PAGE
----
Long term effects
of diabetes
1. Microvascular
2. Macrovascular
37
Prevalence &
timeline
38
Continuum of CVD
risk
39
 Aging of the population
 Urbanization especially in the developing countries
 More sedentary lifestyle
 Food consumption patterns
 More foods with high fat content
 More refined carbohydrates
41
 To reduce human suffering
 Improve Quality of Life
 Reduce the number of hospitalization
 Reduce mortality from diabetes
 Prevent sudden cardiac death
42
The human and economic costs of diabetes could be significantly
reduced by investing in prevention, particularly early detection, in
order to avoid the onset of diabetic complications
At least 50% of all people with diabetes are unaware of their
condition
43
IDF Diabetes Atlas, 2015
 Primary
 Includes activities aimed at preventing diabetes from occurring in
susceptible populations
 Secondary
 Early diagnosis and effective control of diabetes in order to delay the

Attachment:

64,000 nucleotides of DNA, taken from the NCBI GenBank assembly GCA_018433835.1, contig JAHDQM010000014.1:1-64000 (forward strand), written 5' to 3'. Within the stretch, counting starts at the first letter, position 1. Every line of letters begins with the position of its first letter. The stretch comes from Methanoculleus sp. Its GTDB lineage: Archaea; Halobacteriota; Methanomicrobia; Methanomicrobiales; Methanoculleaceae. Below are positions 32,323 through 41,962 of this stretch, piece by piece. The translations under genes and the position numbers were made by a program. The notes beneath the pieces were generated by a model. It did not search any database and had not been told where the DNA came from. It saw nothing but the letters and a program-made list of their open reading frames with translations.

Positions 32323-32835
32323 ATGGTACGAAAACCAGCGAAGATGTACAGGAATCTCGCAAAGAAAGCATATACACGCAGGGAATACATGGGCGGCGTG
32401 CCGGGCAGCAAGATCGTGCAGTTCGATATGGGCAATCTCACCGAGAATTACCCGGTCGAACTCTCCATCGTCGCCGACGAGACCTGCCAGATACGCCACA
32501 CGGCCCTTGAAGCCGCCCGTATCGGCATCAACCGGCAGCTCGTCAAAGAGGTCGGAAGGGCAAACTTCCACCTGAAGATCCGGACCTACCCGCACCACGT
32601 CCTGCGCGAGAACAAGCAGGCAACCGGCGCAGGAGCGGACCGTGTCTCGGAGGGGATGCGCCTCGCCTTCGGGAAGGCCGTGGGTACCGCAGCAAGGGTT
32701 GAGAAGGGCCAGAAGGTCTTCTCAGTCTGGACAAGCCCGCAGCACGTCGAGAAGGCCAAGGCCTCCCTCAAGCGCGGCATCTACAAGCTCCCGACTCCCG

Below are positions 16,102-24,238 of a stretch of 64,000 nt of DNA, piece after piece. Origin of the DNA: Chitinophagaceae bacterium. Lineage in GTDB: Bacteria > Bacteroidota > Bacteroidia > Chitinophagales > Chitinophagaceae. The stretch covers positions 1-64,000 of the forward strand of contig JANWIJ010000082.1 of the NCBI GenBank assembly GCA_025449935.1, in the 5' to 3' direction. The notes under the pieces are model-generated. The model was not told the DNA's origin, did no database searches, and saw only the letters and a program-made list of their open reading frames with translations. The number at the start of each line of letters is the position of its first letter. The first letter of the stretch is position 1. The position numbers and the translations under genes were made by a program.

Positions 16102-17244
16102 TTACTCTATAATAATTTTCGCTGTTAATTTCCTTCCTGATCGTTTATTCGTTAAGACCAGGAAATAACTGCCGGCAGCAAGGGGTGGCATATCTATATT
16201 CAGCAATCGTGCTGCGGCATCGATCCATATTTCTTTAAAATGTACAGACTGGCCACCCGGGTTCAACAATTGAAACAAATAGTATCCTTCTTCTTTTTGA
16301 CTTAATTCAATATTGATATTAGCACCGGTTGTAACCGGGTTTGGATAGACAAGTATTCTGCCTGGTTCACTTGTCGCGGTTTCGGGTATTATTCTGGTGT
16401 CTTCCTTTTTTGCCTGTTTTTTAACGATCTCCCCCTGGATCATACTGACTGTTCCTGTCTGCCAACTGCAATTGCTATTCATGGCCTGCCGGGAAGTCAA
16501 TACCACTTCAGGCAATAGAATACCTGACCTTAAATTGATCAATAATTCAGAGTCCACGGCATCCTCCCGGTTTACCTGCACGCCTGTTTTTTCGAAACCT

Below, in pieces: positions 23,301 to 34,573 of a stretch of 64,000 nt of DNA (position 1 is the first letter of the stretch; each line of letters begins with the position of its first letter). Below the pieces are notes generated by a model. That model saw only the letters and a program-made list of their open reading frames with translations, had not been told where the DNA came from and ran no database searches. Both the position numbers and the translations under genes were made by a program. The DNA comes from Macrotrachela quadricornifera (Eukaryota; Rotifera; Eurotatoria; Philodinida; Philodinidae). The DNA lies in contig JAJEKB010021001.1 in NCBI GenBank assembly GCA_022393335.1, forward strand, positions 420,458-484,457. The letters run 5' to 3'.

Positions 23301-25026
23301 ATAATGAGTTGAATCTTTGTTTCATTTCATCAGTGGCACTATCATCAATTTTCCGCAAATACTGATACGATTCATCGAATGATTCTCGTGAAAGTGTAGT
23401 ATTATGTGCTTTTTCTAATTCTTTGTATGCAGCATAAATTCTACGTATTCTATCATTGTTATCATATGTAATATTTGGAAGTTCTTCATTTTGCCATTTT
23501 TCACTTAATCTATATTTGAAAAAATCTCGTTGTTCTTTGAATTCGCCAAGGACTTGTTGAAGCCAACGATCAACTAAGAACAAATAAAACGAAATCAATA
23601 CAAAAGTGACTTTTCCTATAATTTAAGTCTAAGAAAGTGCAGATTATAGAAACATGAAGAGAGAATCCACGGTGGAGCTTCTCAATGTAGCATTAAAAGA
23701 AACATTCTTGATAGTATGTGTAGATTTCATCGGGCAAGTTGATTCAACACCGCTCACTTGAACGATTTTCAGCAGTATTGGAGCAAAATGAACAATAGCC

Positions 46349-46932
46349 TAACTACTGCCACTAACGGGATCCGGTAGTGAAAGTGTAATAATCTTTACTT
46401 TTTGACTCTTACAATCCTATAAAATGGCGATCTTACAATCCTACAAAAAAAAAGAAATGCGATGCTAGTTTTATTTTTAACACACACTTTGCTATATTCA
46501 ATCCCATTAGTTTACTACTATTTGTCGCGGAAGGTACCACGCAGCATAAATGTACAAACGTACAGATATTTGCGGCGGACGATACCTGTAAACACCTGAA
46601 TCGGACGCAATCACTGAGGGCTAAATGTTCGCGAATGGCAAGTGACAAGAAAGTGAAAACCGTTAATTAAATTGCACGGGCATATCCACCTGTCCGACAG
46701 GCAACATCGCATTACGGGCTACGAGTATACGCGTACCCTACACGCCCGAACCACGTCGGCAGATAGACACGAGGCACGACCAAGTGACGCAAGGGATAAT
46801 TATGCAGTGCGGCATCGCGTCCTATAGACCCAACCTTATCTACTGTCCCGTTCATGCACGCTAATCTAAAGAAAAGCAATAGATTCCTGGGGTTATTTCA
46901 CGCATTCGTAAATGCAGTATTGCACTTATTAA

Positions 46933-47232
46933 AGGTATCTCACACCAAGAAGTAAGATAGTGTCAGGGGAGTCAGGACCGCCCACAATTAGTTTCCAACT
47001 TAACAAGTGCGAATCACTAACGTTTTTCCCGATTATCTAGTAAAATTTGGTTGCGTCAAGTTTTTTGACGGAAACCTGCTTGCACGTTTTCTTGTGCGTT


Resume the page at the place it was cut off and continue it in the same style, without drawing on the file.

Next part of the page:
progress of the disease
 Tertiary
 Prevent complications and disabilities due to diabetes
44
 “There is an urgent need to take the prevention of
cardiovascular disease more seriously. The only
sensible strategy is the population approach to primary
prevention” - Beaglehole, the Lancet 2001; 358: 661-3
Why primary
prevention?
45
M. V. Hospital for Diabetes & Diabetes Research Centre
 Behavioral interventions: including changing diet and
increasing physical activity
 Pharmacological interventions: utilizing
pharmaceutical agents to improve glucose tolerance
and insulin sensitivity
Strategies
46
 Population strategy
 Primordial prevention (prevention of emergence of risk
factors)
 Maintain body weight through adoption of healthy
nutritional habits and physical exercise
 High risk strategy
 Sedentary life style, obesity
 Avoid alcohol
 Smoking
 High blood pressure
 Elevated cholesterol and triglyceride levels
Approaches
47
 All of those components are risk factors for
CVD and can be targeted in life style
interventions to prevent Type 2 diabetes
Metabolic
syndrome
prevention
48
 Diet and physical activity reduce the incidence of Type
2 diabetes.
 Diet and exercise for 5 years in men with IGT reduced
the incidence of Type 2 diabetes by 50%
- Eriksson et al, Diabetologia 1991; 34: 891-8
 Reductions in the incidence of diabetes in subjects
with IGT who were randomized to diet, exercise, or
combined diet-exercise treatment groups
- Pan et al, Diabetes Care, 1997; 20: 537-44
Behavioral
interventions
49
 The evidence for the ability of
pharmacological interventions to prevent